>>>>>>>>rail with a linear regulator.  When the circuit is nominally off the 25V
>>>>>>>>rail is at 4V, and I would like to effectively shut off the 12V line
>>>>>>>>entirely.
>>>>>>>>
>>>>>>>>A 6.8V zener would make for around 18V at the input to the regulator, so
>>>>>>>>the "on" part works fine.  I'm just wondering if, with 4V on one side and
>>>>>>>>a regulator input on the other, if the zener will flow some predictably
>>>>>>>>low current.
>>>>>>>
>>>>>>>6.8V zeners suck.  I'd just use an enable pin on the regulator.
>>>>>>
>>>>>>And if the regulator of choice has no ENABLE pin, then what?
>>>>>
>>>>>Then choose another, asshole.
>>>>
>>>>---
>>>>
>>>>Do you want to declare war with your limited resources?
>>>>---
>>>>
>>>>>When you want to discuss electronics, let us all know.
>>>>
>>>>---
>>>>I'm always up for that, but your invitation is preumptuous, as if you
>>>>were running the game.
>>>>
>>>>JF
>>>
>>>That's silly. I'm running the game.
>>
>>---
>>Then you create unhappiness because you wallow in it?
>>
>>JF
>
>I create electronics because people need it.

---
Total nonsense.

You don't create anything, you only rearrange (paint by numbers)
what's already on tap in order to build machines which will do your
customers' bidding.
---

>We just solved a problem with thrust measurement in a GTF. Things like
>that are satisfying.

---
Indeed.

you managed to sell a painting.

John Fields

```
```On Wed, 27 Jul 2016 22:20:27 -0700, John Larkin
<jjlarkin@highlandtechnology.com> wrote:

>What do you do?

Whatever I want to.

John Fields

```
```On Thu, 28 Jul 2016 18:49:53 -0500, John Fields
<jfields@austininstruments.com> wrote:

>On Wed, 27 Jul 2016 22:20:27 -0700, John Larkin
><jjlarkin@highlandtechnology.com> wrote:
>
>>On Wed, 27 Jul 2016 21:34:19 -0500, John Fields
>><jfields@austininstruments.com> wrote:
>>
>>>On Wed, 27 Jul 2016 14:57:59 -0700, John Larkin
>>><jjlarkin@highlandtechnology.com> wrote:
>>>
>>>>On Wed, 27 Jul 2016 14:49:40 -0500, John Fields
>>>><jfields@austininstruments.com> wrote:
>>>>
>>>>>On Sun, 10 Jul 2016 17:58:29 -0400, krw@attt.bizz wrote:
>>>>>
>>>>>>On Sun, 10 Jul 2016 16:01:50 -0500, John Fields
>>>>>><jfields@austininstruments.com> wrote:
>>>>>>
>>>>>>>On Thu, 23 Jun 2016 22:49:35 -0400, krw <krw@nowhere.com> wrote:
>>>>>>>
>>>>>>>>On Thu, 23 Jun 2016 21:07:54 -0500, Tim Wescott <tim@seemywebsite.com>
>>>>>>>>wrote:
>>>>>>>>
>>>>>>>>>On Thu, 23 Jun 2016 16:20:27 -0700, Jim Thompson wrote:
>>>>>>>>>
>>>>>>>>>> On Thu, 23 Jun 2016 17:42:40 -0500, Tim Wescott
>>>>>>>>>> <seemywebsite@myfooter.really> wrote:
>>>>>>>>>>
>>>>>>>>>>>I know the theory, more or less.
>>>>>>>>>>>
>>>>>>>>>>>In practice, what's the reverse current through a zener diode at levels
>>>>>>>>>>>well below the breakdown voltage?  I've got a circuit where I'm feeding
>>>>>>>>>>>a 12V linear regulator with a 25V line.  It would be handy to put a
>>>>>>>>>>>zener diode in there so that when the 25V line drops to 4V the current
>>>>>>>>>>>into the regulator drops to tens of microamps.  I'm wondering if a
>>>>>>>>>>>series zener will do it.
>>>>>>>>>>
>>>>>>>>>> Clear as mud ;-)  Post a schematic of what you mean... 25V -> 4V ??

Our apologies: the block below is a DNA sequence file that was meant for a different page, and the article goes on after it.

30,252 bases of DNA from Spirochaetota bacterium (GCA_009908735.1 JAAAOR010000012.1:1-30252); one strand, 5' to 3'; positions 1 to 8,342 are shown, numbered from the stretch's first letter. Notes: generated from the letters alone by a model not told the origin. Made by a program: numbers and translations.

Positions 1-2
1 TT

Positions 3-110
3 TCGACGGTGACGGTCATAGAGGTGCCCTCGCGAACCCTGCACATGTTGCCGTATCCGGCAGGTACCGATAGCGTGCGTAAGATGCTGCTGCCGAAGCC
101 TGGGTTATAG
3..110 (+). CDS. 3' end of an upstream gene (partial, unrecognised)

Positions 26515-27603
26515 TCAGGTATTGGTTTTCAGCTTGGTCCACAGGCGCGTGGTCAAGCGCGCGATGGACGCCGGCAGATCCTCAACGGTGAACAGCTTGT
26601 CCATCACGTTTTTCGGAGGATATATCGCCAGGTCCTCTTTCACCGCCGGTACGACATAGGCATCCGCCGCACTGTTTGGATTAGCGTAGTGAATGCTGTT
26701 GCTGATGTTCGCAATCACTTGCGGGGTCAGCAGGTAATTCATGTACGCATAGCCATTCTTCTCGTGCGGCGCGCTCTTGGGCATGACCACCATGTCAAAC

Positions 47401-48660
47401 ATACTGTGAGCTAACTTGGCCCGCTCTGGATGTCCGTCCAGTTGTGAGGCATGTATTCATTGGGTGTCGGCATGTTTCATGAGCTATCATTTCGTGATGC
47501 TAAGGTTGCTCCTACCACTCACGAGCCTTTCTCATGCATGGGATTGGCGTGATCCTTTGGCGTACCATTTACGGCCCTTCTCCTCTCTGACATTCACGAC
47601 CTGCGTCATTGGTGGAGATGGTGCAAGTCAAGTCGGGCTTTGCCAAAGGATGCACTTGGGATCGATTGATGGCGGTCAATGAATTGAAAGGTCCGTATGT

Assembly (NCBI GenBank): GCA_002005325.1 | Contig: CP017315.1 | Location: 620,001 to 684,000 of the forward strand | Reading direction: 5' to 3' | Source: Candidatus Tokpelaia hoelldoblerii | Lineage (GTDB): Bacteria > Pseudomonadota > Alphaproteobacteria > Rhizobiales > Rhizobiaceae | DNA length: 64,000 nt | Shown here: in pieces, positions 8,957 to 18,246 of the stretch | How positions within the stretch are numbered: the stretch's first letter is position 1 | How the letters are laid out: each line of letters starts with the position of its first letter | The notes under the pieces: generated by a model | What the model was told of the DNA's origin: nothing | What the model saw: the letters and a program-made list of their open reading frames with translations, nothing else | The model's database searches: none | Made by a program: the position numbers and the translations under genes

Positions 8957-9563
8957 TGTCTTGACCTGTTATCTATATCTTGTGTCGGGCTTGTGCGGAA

>>>>>>>>>>
>>>>>>>>>>                                         ...Jim Thompson
>>>>>>>>>
>>>>>>>>>Sorry.  When the circuit is nominally on I want to make 12V from the 25V
>>>>>>>>>rail with a linear regulator.  When the circuit is nominally off the 25V
>>>>>>>>>rail is at 4V, and I would like to effectively shut off the 12V line
>>>>>>>>>entirely.
>>>>>>>>>
>>>>>>>>>A 6.8V zener would make for around 18V at the input to the regulator, so
>>>>>>>>>the "on" part works fine.  I'm just wondering if, with 4V on one side and
>>>>>>>>>a regulator input on the other, if the zener will flow some predictably
>>>>>>>>>low current.
>>>>>>>>
>>>>>>>>6.8V zeners suck.  I'd just use an enable pin on the regulator.
>>>>>>>
>>>>>>>And if the regulator of choice has no ENABLE pin, then what?
>>>>>>
>>>>>>Then choose another, asshole.
>>>>>
>>>>>---
>>>>>
>>>>>Do you want to declare war with your limited resources?
>>>>>---
>>>>>
>>>>>>When you want to discuss electronics, let us all know.
>>>>>
>>>>>---
>>>>>I'm always up for that, but your invitation is preumptuous, as if you
>>>>>were running the game.
>>>>>
>>>>>JF
>>>>
>>>>That's silly. I'm running the game.
>>>
>>>---
>>>Then you create unhappiness because you wallow in it?
>>>
>>>JF
>>
>>I create electronics because people need it.
>
>---
>Total nonsense.
>
>You don't create anything, you only rearrange (paint by numbers)
>what's already on tap in order to build machines which will do your
>customers' bidding.

Well, Shakespeare just rearranged letters. We rearrange parts. That's
what electronic design is, selecting and connecting parts. If you
think that's trivial, why do you post to SED?

>---
>
>>We just solved a problem with thrust measurement in a GTF. Things like
>>that are satisfying.
>
>---
>Indeed.
>
>you managed to sell a painting.

We did some Fourier analysis and told the user how to filter out test
stand vibration modes. The engine stand is a huge structure that sits
on a gigantic concrete footing. Unfortunately, it's in Florida and
under the footing is mush.

What are you doing these days? Something creative?

--

John Larkin         Highland Technology, Inc
picosecond timing   precision measurement

jlarkin att highlandtechnology dott com
http://www.highlandtechnology.com

```